Thursday, October 29, 2009

US Homeland Security Privacy Office Seen To Be Enabling, Not Curbing Privacy Violations

"Privacy advocates have asked lawmakers to investigate the Department of Homeland Security office in charge of protecting Americans' privacy, saying it has shown "an extraordinary disregard" for its duty.

In a letter sent Friday to the House Homeland Security Committee, 21 organizations and seven people belonging to the Privacy Coalition say the department's chief privacy officer has seen its role as enabling, rather than curbing, government surveillance and intelligence programs.

"The job of Chief Privacy Officer is not to provide public relations for the Department of Homeland Security," stated the coalition letter, whose signers included the American Civil Liberties Union, Gun Owners of America, former congressman Robert L. Barr Jr. (R-Ga.) and libertarians inspired by Rep. Ron Paul (R-Tex.), a former presidential candidate. The Electronic Privacy Information Center, a public interest group in Washington, organized the coalition. "

Washington Post - Probe of Homeland Security privacy office sought. Group says chief is enabling, not curbing, surveillance

Monday, October 26, 2009

"Privacy and the Patriot Act"

"In the aftermath of 9/11, legislators cut legal corners to protect the nation. Congress should amend that now by revising certain expiring provisions of the law.
October 25, 2009

Along with the Guantanamo Bay detention facility and the Bush administration's illegal eavesdropping on U.S. citizens, the USA Patriot Act came to symbolize the excesses of the post-9/11 war on terrorism. Now, as it weighs the extension of three expiring provisions, the Democratic-controlled Congress has an opportunity to restore key privacy protections that were forgotten in the aftermath of the attacks."

"The Patriot Act's greatest threat to personal privacy lies not in any of the provisions set to expire but in the law's expansion of the use of national security letters, subpoenas that allow the FBI to obtain records without a warrant. In 2008, the FBI issued 24,744 letters involving the records of 7,225 people. Not surprisingly, there have been abuses. In 2007, after an investigation of four FBI offices, the Justice Department's inspector general found irregularities in 22% of documents related to the issuance of national security letters."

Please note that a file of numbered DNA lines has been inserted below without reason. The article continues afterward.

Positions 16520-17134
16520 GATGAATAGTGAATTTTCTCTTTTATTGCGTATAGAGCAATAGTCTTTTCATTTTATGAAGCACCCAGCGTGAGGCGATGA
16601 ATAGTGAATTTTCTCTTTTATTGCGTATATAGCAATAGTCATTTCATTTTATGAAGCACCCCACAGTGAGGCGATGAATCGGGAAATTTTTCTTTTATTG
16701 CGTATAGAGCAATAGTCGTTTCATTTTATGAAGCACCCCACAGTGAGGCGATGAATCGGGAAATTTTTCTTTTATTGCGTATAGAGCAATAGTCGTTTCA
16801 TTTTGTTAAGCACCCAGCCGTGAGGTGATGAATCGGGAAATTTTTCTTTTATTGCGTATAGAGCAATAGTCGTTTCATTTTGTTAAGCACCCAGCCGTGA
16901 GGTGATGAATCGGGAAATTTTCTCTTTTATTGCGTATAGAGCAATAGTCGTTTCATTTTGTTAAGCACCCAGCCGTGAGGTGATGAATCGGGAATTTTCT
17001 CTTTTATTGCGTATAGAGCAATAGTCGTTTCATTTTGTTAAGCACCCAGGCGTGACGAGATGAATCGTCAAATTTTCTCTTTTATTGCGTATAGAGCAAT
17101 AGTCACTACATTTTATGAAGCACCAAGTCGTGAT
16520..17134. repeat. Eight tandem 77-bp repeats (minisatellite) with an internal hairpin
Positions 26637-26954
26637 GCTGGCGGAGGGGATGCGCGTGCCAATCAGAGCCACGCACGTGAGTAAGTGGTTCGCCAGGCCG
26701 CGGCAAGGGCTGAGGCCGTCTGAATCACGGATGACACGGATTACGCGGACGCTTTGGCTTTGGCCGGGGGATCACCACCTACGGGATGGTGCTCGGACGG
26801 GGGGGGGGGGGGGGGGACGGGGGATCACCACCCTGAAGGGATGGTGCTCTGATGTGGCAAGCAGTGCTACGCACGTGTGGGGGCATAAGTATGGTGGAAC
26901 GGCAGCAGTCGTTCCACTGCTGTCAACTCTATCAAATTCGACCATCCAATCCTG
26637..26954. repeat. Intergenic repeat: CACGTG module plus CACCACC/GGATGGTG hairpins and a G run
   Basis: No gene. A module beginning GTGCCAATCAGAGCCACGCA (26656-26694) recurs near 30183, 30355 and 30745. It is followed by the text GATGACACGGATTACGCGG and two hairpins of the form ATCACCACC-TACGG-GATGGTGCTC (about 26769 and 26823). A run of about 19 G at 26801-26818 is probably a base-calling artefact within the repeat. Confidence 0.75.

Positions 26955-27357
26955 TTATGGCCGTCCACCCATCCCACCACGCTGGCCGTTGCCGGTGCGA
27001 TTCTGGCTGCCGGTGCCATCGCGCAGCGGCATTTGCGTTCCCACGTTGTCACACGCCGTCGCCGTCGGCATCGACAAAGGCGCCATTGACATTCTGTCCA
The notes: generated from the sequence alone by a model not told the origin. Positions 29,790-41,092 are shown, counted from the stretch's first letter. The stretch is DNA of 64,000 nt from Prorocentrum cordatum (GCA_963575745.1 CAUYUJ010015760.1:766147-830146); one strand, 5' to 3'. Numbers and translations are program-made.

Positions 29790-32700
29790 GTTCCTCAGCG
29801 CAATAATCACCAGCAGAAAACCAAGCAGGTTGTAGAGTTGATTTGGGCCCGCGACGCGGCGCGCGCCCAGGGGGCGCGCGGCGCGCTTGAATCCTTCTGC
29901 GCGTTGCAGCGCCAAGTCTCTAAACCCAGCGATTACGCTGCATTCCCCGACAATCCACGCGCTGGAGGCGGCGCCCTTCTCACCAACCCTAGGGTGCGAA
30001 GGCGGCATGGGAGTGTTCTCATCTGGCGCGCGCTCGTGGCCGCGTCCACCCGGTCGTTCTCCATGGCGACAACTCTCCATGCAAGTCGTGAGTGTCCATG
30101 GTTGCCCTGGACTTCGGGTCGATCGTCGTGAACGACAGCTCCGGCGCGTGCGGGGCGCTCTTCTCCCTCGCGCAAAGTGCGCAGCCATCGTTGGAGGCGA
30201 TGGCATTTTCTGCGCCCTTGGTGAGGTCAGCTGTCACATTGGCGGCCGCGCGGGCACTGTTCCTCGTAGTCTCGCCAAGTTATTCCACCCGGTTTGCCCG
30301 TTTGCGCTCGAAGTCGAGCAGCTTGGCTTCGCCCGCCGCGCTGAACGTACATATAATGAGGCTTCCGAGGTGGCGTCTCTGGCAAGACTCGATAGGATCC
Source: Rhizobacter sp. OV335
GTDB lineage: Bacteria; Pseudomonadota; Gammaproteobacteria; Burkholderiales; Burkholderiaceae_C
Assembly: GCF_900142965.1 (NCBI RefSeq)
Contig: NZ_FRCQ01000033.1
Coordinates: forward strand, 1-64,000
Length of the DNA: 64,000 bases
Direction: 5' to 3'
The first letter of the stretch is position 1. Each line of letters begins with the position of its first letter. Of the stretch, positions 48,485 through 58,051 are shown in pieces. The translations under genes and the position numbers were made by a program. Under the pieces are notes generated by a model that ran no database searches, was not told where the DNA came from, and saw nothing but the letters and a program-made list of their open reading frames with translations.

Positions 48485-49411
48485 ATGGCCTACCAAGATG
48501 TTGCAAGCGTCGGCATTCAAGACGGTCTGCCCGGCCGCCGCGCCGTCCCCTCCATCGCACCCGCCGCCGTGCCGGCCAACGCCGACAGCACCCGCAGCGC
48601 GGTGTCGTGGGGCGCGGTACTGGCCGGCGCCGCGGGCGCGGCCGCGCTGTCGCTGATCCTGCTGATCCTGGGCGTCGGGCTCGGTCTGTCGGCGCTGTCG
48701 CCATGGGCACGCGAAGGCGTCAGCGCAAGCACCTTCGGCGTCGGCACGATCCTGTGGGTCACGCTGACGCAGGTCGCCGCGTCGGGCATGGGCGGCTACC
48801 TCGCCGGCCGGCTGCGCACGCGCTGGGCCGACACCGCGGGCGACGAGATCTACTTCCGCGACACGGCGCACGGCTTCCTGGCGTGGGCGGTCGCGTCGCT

"The other problem with national security letters is that the companies or other institutions that receive them are not allowed to reveal that fact publicly, though they can appeal them in a closed hearing in federal District Court."

LA Times Editorial - Privacy and the Patriot Act

Sunday, October 25, 2009

Healthcare IT Complaint: Senior Management Does Not View Privacy And Data Security As A Priority

"Healthcare providers aren't adequately protecting patient privacy in implementing e-health records, according to a recent survey of healthcare IT managers. Some 80% of healthcare organizations have experienced at least one incident of lost or stolen health information in the past year.

The study from security management company LogLogic and the Ponemon Institute, which conducts privacy and information management research, found that patient privacy is at risk in the nationwide push to implement e-health records.

"The majority of IT practitioners in our study don't believe that their organizations have adequate resources to protect patients' sensitive or confidential information," said Dr. Larry Ponemon, chairman and founder of The Ponemon Institute, in a statement about this month's study, released Tuesday. "The lack of resources and support from senior management is putting electronic health information at risk."

Some 70% of IT managers surveyed said that senior management does not view privacy and data security as a priority. [my bold]"

Information Week - E-Health Records Put Patient Privacy At Risk

----

EDITORIAL COMMENT: SENIOR MANAGERS, LIKE MANY PARENTS, ARE TOO LAZY OR FRIGHTENED TO INFORM THEMSELVES OF THE DATA AND TECHNOLOGY ISSUES THEY ARE FACED WITH

In my experience IT personnel pull the rabbit out of the hat one too many times for senior managers that just don't give a shit about things like data security.